Here is my question, the "solution" being offered by Pixsy is a solution that in itself offers a license in direct conflict with the original license. The two licenses aren't compatible and I doubt the license being offered by Pixsy is even legally binding. Given that much of the document is misleading and the solution likely isn't even legal, why isn't Pixsy working on behalf of their client not held liable themselves for making false accusations. Has anyone attempted to make these "resolution services" accountable for their actions?

One option you have is to start filing complaints and encourage others who feel same as you to do the same. IThey won't change overnight and you have to be in it for the long haul but if it continues it can put pressure on them to change the way they operate.
Every situation is unique, any advice or opinions I offer are given for your consideration only. You must decide what is best for you and your particular situation. I am not a lawyer and do not offer legal advice.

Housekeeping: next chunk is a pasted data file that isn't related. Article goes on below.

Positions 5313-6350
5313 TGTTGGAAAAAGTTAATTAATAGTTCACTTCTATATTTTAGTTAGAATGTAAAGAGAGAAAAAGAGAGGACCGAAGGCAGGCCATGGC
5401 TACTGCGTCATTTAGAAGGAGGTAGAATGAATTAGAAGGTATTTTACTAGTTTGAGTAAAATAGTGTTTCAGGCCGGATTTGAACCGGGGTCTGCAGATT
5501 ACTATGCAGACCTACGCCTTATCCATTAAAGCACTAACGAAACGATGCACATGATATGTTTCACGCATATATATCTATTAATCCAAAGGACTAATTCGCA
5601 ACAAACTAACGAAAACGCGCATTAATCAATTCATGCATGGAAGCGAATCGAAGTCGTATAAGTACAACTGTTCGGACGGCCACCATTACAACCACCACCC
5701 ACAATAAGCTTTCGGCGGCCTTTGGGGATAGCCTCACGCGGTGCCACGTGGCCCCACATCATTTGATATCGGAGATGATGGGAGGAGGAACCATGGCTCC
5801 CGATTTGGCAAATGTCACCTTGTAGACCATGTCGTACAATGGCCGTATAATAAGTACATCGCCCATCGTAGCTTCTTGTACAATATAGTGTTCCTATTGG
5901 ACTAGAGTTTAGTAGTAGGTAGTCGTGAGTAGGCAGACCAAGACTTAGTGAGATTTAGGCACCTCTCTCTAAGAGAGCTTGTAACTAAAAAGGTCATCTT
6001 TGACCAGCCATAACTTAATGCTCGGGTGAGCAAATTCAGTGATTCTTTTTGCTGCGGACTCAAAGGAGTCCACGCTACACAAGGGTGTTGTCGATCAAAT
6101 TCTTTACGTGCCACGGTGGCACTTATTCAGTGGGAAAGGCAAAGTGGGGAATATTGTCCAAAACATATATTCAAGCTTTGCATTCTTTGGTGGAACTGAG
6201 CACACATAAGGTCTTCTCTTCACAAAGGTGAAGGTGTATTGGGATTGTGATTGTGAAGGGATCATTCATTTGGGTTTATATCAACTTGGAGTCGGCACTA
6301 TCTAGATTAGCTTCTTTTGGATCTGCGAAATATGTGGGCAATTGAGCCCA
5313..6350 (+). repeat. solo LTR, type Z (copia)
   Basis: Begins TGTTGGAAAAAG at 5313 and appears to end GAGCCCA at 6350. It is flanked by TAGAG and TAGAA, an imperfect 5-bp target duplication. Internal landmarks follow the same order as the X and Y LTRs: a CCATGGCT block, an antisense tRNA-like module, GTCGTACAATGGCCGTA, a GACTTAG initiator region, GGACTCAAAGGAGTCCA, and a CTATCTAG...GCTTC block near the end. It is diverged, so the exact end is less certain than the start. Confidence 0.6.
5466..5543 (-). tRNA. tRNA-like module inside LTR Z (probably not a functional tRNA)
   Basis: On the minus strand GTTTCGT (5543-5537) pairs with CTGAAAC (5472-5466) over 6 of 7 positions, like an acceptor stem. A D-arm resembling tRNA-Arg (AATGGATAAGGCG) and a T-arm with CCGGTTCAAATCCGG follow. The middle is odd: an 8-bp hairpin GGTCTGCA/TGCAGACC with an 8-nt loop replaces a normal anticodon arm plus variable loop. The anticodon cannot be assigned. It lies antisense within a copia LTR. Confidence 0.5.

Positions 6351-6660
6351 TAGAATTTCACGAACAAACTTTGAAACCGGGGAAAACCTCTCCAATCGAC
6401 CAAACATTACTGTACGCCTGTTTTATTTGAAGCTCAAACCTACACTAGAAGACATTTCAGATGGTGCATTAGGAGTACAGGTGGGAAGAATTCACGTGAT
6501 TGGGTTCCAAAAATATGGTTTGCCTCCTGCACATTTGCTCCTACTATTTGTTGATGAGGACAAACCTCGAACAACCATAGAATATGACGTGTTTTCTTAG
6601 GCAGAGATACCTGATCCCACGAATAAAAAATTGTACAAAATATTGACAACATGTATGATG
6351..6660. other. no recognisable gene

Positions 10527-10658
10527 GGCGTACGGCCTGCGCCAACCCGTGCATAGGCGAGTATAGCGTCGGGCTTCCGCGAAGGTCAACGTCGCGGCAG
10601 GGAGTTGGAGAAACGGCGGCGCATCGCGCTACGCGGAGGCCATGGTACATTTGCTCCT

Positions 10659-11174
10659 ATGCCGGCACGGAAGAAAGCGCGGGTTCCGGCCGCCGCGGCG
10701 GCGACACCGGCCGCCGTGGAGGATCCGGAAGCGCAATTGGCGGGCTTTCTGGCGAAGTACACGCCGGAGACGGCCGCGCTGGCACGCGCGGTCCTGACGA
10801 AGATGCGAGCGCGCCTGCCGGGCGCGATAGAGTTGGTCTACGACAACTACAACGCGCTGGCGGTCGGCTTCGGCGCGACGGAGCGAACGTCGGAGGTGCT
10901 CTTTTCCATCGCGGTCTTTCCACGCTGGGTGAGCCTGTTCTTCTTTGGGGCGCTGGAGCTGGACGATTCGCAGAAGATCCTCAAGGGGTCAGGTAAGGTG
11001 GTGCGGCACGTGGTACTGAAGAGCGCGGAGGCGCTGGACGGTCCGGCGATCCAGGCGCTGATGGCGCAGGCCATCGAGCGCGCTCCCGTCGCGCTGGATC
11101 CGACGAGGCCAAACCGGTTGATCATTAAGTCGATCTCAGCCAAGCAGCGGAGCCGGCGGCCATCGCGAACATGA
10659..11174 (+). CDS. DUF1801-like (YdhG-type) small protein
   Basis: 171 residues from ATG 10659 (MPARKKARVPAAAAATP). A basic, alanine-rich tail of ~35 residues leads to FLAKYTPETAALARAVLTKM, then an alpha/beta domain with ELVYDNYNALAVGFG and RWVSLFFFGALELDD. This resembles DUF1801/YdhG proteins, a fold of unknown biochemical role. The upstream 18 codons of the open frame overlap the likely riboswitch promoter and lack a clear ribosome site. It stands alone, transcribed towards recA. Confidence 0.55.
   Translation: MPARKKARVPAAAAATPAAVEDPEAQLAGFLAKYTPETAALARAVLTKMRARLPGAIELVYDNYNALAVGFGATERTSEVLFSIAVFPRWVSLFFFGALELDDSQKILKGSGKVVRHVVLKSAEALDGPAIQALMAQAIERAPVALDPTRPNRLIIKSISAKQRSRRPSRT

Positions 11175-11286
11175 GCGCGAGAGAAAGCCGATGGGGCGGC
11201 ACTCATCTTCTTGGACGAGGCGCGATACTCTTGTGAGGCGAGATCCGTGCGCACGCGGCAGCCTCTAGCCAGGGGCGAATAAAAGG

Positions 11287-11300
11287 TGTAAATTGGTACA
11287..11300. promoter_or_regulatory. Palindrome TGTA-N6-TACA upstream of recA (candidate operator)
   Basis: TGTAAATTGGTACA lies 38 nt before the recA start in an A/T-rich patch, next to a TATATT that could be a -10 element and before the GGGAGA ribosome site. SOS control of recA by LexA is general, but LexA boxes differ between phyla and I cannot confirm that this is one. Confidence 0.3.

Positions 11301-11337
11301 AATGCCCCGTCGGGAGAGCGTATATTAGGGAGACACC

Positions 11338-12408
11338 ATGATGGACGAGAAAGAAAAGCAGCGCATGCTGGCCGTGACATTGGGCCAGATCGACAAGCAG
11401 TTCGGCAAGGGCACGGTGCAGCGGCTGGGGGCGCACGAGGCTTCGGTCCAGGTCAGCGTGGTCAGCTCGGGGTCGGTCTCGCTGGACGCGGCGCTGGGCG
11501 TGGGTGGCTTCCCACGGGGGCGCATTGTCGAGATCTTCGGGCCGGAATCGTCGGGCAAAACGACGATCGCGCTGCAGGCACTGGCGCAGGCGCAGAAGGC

--Greg Troy

Zeke

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Re: Pixsy demand email
« Reply #27 on: May 30, 2018, 11:28:54 PM »
Yes, this is where I'm going with this. I definitely understand the need for the copyright owners and those working on their behalf to do what's in their best interest. But the tactics I argue that these "resolutions services" are using indeed includes misrepresenting facts. In the long run I believe the approach they are using is not in the best interest of their clients (they need a better business model too). I just can't believe these are legal tactics they're using to get compensation for their clients. I've known loan sharks (really) that were more honest in their approach than the initial documents sent my way.

My conversation via email with Pixsy has been brief so far since the initial email and the questions they are asking are reasonable for someone representing the copyright holder. I've made certain my answers are accurate, brief, and polite. Basically, I'm following the law of my responsibilities as the website owner. We'll see how this goes.

However, their duty to do that is owed to their clients, not you. If they were intentionallly misrepresenting facts to you in effort to extract money from you, there may be a cause of action under state law.
« Last Edit: May 30, 2018, 11:32:47 PM by Zeke »

Zeke